When the 23-year-old physiotherapy student who was brutally assaulted in a Delhi bus was sent to a Singapore speciality hospital last week for a likely organ transplant, many in India asked why she died soon after she was sent abroad but the questions remain.
India boasts of a healthcare sector growing at over 15 per cent annually but it is still far from catering to patients requiring organ transplants.
According to doctors and experts, the healthcare sector currently generates around Rs 500 crore of annual revenue from organ transplants, against a potential of at least Rs 5,000 crore. In other words, organs are available to just a tenth of the patients.
“There is a huge potential in the segment but a majority of the need remains unmet,” says Sunil Shroff, managing trustee of the Mohan Foundation, a non-governmental organisation which focuses on organ donation.
Data from the Organ Retrieval Banking Organisation (Orbo) at Delhi’s All India Institute of Medical Sciences (Aiims) depicts the huge gap. Every year, 15,000-20,000 livers are required but only 500 are transplanted. The need for kidneys is estimated at 100,000-150,000 a year, of which merely 3,500-4,000 are transplanted. The number is no less alarming for eye corneas, one of the most commonly transplanted organs. Every year, 100,000 corneas are required but only 25,000 are transplanted, Orbo data shows.
Neelam Mohan, director, department of pediatric gastroenterology, hepatology & liver transplantation, at Medanta-The Medicity Hospital, Gurgaon, said even the numbers for heart transplants are low because it can be given only by cadaveric donors or brain-dead persons.
“The gap is huge. In a population of 1.2 billion, even if we extrapolate the numbers, merely 10,000 organ transplants happen in total across the country every year,” she said.
According to Samiran Nundy, chairperson, surgical gastroenterology & liver transplantation, at Delhi’s Sir Ganga Ram Hospital, it is worse for organs such as the intestines, pancreas and lungs. These have hardly ever been successfully transplanted in India, doctors say.
Organs that can be transplanted are the heart, liver, kidneys, lungs, pancreas and intestines. Tissues that can be donated and transplanted include heart valves, corneas, bones, bone marrow, tendons, middle ear and skin. While the Transplantation of Human Organs Act, 1994, legalised brain death and provided regulations related to the retrieval, storage and transplanting of human organs, experts suggest a primary reason for the huge disparity between demand and supply is lack of awareness and acceptance of brain death in society. The law was again amended in 2011, to facilitate availability and keep a check on illegal practices.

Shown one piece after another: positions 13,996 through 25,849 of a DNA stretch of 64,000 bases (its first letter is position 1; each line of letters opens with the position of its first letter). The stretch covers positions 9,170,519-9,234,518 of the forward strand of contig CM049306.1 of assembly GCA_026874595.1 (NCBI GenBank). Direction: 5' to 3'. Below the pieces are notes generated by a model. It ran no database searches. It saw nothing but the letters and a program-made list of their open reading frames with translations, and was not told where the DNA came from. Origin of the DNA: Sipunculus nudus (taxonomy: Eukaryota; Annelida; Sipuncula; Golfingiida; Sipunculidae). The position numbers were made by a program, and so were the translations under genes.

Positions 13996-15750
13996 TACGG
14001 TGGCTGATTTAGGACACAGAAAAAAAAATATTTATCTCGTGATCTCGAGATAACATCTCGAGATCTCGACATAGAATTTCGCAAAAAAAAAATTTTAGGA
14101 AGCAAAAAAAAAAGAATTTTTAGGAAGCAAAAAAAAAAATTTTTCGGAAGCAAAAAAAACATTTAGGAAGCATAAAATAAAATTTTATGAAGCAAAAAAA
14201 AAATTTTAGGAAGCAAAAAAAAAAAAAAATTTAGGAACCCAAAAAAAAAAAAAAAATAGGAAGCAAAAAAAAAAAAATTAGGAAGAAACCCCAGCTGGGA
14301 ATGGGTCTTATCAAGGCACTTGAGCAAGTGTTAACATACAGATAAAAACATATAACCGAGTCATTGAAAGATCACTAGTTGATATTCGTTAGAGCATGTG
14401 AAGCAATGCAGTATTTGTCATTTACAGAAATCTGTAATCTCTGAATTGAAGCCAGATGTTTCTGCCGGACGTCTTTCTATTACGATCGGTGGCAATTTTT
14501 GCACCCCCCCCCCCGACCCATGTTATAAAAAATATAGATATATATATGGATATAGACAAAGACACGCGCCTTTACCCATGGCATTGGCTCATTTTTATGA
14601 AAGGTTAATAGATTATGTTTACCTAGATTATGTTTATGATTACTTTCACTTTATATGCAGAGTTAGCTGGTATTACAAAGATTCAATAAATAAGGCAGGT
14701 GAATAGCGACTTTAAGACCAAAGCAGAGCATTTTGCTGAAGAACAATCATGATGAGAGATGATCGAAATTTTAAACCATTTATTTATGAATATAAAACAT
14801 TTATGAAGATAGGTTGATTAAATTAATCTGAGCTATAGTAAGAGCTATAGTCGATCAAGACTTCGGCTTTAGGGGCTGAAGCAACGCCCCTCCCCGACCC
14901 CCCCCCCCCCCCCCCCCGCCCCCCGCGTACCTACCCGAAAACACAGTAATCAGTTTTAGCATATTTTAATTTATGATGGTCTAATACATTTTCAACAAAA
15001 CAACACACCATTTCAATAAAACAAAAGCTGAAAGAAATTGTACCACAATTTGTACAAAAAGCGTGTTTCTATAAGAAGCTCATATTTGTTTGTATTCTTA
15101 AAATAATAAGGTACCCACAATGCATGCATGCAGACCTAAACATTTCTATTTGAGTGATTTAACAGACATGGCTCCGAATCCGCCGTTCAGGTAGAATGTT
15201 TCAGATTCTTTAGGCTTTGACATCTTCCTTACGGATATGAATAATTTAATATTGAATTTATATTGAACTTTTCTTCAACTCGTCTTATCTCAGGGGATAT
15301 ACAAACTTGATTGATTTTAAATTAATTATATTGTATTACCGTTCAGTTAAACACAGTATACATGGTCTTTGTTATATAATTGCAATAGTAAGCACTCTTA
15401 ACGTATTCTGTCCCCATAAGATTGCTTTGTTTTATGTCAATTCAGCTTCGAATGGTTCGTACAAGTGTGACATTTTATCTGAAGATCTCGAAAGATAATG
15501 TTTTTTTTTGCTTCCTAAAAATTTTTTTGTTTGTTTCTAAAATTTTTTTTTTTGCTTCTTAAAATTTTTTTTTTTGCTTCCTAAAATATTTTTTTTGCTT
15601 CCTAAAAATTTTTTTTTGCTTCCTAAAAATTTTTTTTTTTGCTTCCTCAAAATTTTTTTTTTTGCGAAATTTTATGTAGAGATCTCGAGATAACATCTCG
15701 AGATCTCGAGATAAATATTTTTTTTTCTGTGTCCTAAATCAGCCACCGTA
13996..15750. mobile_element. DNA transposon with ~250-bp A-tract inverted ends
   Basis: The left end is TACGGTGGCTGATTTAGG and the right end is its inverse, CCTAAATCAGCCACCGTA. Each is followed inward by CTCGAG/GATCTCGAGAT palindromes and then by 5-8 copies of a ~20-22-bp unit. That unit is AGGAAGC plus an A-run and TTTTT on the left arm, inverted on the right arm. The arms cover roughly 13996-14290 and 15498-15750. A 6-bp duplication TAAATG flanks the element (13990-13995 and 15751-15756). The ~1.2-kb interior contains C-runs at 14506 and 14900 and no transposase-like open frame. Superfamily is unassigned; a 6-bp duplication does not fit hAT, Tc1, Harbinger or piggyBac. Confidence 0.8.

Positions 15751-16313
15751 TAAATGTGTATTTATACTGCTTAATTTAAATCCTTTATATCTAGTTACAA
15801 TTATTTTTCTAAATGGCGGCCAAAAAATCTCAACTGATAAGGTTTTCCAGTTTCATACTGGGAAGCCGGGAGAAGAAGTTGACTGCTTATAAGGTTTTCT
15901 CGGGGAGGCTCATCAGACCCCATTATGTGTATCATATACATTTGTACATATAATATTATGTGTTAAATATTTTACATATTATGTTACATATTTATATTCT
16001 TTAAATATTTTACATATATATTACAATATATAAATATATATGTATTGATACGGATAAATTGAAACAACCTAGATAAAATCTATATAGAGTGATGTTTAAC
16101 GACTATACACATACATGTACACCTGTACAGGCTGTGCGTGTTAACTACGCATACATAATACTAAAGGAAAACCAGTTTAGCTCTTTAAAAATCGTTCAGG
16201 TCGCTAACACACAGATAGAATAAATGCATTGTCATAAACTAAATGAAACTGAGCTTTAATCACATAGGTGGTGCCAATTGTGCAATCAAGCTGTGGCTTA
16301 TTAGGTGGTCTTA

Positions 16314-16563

“Only five to 10 per cent of total organs donated in India are from brain-dead people,” says Shroff. Agrees
Rahul Grover, nephrologist at Fortis Hospital at Vasant Kunj, Delhi. “In western countries like the US, Germany and Spain, there is voluntary donation of all organs of brain-dead perso. But in India, it is mostly living relatives who donate.”
Lack of awareness is one aspect. There are various other challenges such as inadequate infrastructure, health insurance and facilities.
“There is an urgent need to have an organised network to facilitate organ donation and transplant. It involves various processes such as contacting the donor, as well as the patient, testing of the organ, organ transportation, etc,” says Grover.
Most doctors complain that unlike in developed countries, India lacks an organised network and data base for the process. “There is no central data base for availability and requirement of organs,” says Mohan Foundation.
According to Grover, though AIIMS has an organ sharing network, it does not operate across the country.
The highly complicated procedures, coupled with low volumes, contribute to making organ transplant an expensive affair. “We also require a robust health insurance system to make organ transplant a success,” says Shroff.
Mohan said though availability of infrastructure and expertise is not a major concern for common transplants like the kidney, liver or heart, much of it still remains in private hospitals and is expensive. The expertise for other transplants like intestine and pancreas is very rare.
“It is not just about the surgery. Many hospitals fail to do successful transplants because they are incapable of handling the post-surgery care. The care of the patient post-transplant, to manage rejection and infection, is the most difficult part,” says Mohan.
The cost of transplant varies between a public and a private hospital. For instance, while a kidney transplant costs around Rs 2 lakh in a public hospital, it ranges between Rs 3 lakh and Rs 4 lakh in private ones. The cost is much higher for the liver, heart and pancreas.